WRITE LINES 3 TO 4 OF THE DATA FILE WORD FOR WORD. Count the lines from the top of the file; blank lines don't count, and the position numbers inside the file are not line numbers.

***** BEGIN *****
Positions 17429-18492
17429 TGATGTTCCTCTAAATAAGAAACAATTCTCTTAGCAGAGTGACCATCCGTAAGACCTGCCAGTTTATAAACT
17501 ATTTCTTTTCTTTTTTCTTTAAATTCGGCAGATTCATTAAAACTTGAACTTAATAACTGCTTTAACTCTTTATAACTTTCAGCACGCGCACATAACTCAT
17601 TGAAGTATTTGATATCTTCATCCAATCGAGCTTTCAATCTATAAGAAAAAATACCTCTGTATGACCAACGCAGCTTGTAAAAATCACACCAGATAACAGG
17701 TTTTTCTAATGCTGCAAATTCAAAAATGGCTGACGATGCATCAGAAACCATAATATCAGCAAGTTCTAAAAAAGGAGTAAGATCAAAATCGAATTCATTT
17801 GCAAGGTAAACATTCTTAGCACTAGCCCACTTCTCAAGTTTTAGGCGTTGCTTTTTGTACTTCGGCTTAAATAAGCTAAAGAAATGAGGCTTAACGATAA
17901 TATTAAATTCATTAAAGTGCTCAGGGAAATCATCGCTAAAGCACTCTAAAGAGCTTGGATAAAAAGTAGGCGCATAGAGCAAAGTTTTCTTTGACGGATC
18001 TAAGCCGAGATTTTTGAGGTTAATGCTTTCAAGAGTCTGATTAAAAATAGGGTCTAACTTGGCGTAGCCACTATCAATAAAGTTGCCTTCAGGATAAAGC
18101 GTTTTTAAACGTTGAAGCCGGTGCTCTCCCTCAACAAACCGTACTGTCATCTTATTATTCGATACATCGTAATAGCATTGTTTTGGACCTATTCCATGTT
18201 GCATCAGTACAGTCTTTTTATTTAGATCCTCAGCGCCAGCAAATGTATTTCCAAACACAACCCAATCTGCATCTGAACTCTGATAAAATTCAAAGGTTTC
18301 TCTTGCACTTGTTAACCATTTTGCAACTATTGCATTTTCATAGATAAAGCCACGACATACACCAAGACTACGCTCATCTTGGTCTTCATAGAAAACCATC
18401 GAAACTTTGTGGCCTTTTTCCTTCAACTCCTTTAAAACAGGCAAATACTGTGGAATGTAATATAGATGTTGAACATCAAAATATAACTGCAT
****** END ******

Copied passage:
17501 ATTTCTTTTCTTTTTTCTTTAAATTCGGCAGATTCATTAAAACTTGAACTTAATAACTGCTTTAACTCTTTATAACTTTCAGCACGCGCACATAACTCAT
17601 TGAAGTATTTGATATCTTCATCCAATCGAGCTTTCAATCTATAAGAAAAAATACCTCTGTATGACCAACGCAGCTTGTAAAAATCACACCAGATAACAGG